test:

lis 7,.LC5@ha

fmr 11,1

la 6,.LC5@l(7)

stwu 1,-32(1)

lis 5,.LC6@ha

lfs 5,0(6)

fsubs 12,1,5

la 4,.LC6@l(5)

stfs 2,16(1)

lis 3,.LC7@ha

lfs 3,0(4)

la 9,.LC7@l(3)

fsubs 2,2,3

lwz 0,16(1)

lfs 13,0(9)

mtctr 0

fcmpu 7,12,13

fcmpu 6,2,13

bge- 7,.L16

stfs 1,16(1)

lwz 8,16(1)

mtctr 8

.L16:

bge- 6,.L19

mfctr 10

stw 10,16(1)

lfs 11,16(1)

.L19:

fmr 1,11

addi 1,1,32

blr

static inline float fsel_gez( float test, float arg0, float arg1 )The less-than-equal comparison has been inverted to a greater-than-equal comparison. Which means that equal-to-zero will give the incorrect result. For many circumstances this is acceptable. An epsilon value may be added to the comparison in order to select on equal-to within a certain range.

{

float result;

__asm__ ( "fsel %0, %1, %2, %3": "=f"(result): "f"(test), "f"(arg0), "f"(arg1) );

return (result);

}

float test( float arg0, float arg1 )

{

const float result0 = arg0;

const float result1 = arg1;

const float arg0_test = arg0 - 1.0;

const float arg1_test = arg1 - 0.5;

const float arg0_result = fsel_gez( arg0_test, result1, result0 );

const float arg1_result = fsel_gez( arg1_test, result0, arg0_result );

return ( arg1_result );

}

The results from this are significantly better:

.LC5:

.long 1065353216

.LC6:

.long 1056964608

test:

lis 5,.LC5@ha

lis 3,.LC6@ha

la 4,.LC5@l(5)

la 9,.LC6@l(3)

stwu 1,-16(1)

lfs 5,0(4)

addi 1,1,16

lfs 13,0(9)

fsubs 4,1,5

fsubs 3,2,13

fsel 0, 4, 2, 1

fsel 2, 3, 1, 0

fmr 1,2

blr

**EXAMPLE (2):**

To calculate the minimum of three floats.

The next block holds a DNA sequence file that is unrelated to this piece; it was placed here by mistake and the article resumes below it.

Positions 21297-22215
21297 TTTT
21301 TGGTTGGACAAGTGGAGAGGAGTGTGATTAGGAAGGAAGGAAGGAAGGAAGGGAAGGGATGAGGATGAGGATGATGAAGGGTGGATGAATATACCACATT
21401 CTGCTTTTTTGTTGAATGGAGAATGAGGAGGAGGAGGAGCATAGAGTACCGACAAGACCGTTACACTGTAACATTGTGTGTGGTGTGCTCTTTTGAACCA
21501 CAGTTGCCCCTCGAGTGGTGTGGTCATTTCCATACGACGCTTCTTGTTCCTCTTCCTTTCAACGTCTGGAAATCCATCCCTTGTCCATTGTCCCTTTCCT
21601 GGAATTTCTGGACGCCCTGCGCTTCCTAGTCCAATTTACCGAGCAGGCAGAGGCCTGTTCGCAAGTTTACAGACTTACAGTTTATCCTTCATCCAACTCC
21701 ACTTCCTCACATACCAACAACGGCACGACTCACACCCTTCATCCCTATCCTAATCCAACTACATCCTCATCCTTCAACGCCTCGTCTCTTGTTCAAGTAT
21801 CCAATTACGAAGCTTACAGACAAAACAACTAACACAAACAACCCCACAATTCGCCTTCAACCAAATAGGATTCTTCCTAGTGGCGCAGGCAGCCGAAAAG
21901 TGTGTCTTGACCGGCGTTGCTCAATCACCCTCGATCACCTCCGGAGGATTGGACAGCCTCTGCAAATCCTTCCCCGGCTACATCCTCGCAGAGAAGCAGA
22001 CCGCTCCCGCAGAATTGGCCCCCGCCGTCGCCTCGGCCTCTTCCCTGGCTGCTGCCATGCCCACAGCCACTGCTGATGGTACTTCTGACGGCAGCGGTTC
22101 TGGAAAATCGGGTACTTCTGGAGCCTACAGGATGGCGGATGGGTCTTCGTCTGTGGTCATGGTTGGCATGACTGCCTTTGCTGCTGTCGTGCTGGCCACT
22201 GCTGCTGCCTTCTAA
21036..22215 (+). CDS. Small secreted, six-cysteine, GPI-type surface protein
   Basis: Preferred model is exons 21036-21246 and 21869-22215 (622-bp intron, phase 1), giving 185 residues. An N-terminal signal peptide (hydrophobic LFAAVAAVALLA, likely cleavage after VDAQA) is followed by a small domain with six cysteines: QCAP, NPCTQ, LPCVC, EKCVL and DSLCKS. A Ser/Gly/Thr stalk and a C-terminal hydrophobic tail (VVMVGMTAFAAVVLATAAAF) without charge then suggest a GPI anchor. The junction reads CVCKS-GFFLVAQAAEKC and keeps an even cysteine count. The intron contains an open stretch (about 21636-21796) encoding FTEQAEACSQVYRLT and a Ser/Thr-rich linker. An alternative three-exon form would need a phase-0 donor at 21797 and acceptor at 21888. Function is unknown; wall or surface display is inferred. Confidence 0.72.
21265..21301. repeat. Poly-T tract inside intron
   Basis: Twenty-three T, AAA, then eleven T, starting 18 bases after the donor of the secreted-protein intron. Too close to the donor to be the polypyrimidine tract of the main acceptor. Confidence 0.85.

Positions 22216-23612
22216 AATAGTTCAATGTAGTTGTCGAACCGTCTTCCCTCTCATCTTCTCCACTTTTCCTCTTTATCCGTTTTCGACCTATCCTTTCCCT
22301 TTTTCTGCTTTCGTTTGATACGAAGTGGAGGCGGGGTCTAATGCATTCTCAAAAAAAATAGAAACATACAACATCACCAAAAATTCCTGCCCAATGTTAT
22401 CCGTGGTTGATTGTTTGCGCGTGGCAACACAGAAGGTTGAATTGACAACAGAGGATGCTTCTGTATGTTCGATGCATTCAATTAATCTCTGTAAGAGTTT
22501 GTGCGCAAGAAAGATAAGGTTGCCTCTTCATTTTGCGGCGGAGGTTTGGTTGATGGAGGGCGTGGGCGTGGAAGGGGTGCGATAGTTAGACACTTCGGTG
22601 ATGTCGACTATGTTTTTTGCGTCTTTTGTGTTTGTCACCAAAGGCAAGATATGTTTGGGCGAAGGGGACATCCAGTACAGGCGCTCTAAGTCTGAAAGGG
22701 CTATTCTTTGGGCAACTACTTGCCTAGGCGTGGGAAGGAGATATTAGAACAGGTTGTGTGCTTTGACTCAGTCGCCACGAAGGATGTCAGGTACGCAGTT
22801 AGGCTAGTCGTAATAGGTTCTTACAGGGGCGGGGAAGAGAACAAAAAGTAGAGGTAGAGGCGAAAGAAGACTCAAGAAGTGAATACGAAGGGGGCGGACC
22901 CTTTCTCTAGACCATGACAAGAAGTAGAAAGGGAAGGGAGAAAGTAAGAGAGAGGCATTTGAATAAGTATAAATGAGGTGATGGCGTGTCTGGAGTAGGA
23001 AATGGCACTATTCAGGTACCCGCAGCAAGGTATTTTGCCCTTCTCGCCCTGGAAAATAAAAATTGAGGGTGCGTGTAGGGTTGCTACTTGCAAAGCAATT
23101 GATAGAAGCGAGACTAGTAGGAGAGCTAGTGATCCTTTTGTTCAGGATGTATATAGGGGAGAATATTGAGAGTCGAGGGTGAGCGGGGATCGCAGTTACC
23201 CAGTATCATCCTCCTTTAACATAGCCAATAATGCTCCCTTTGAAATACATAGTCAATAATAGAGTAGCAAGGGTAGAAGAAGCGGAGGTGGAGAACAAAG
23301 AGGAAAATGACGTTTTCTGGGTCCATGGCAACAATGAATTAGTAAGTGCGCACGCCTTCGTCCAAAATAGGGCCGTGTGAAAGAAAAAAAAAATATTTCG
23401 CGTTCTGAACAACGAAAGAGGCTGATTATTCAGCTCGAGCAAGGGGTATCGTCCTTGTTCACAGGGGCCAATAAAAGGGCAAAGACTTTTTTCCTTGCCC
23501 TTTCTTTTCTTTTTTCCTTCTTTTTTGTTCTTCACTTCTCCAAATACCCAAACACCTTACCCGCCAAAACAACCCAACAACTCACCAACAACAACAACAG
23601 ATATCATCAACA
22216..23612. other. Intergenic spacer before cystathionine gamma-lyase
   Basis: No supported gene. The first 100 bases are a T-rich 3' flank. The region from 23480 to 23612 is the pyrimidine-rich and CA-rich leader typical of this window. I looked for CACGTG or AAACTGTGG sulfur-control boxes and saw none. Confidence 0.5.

Although this function can be reduced, it serves as an example of using
the result of fsel to generate a mask (0.0 or 1.0) which can then be
used in calculations.

float f_min_rgb( float r, float g, float b )

{

float d_rg = g - r; /* >= 0 when ( r <= g ) */

float d_rb = b - r; /* >= 0 when ( r <= b ) */

float d_gb = b - g; /* >= 0 when ( g <= b ) */

float m_rg = fsel_gez( d_rg, 1.0f, 0.0f ); /* ( r <= g ) */

float m_rb = fsel_gez( d_rb, 1.0f, 0.0f ); /* ( r <= b ) */

float m_gb = fsel_gez( d_gb, 1.0f, 0.0f ); /* ( g <= b ) */

float m_gr = 1.0f - m_rg; /* ( g <= r ) */

float m_br = 1.0f - m_rb; /* ( b <= r ) */

float m_bg = 1.0f - m_gb; /* ( b <= g ) */

float r_gb = m_rg * m_rb; /* (( r <= g ) && ( r <= b )) */

float g_rb = m_gr * m_gb; /* (( g <= r ) && ( g <= b )) */

float b_rg = m_br * m_bg; /* (( b <= r ) && ( b <= g )) */

float gb_r = 1.0f - r_gb; /* (( g <= r ) && ( b <= r )) */

float rb_g = 1.0f - g_rb; /* (( r <= g ) && ( b <= g )) */

float result_r = r * r_gb; /* (( r <= g ) && ( r <= b )) ? r : 0.0 */

float result_g = g * g_rb * gb_r; /* (( g < r ) && ( g <= b )) ? g : 0.0 */

float result_b = b * b_rg * rb_g; /* (( b < r ) && ( b < g )) ? b : 0.0 */

float result = result_r + result_g + result_b;

return (result);

}

Use fast versions of floor() and ceil() to eliminate floating point branches

Describe example of using float->int conversion as a mask for step functionsPredicated Reads and Writes

Predicated read example:
if ( foo.a > b )In this case (predicated read), create a local zero variable to the effect of

{

c += foo.a;

}

mask = test_gt( foo.a, b );Predicated write example:

add_c = select( mask, foo.a, zero );

c += add_c;

if ( a > b )In this case have a junk variable on the stack. The stack is very likely to be on-cache, so the write to L1 will be faster than the cost of even a few percentage points of mis-predicted branches: (There is no PPU or SPU equivalent to the P4 cmove instruction)

{

foo.c += a;

}

out_junk = &junk;

out_foo_c = &foo.c

mask = test_gt( a, b );

out_addr = select( mask, out_foo_c, out_junk );

*out_addr += a;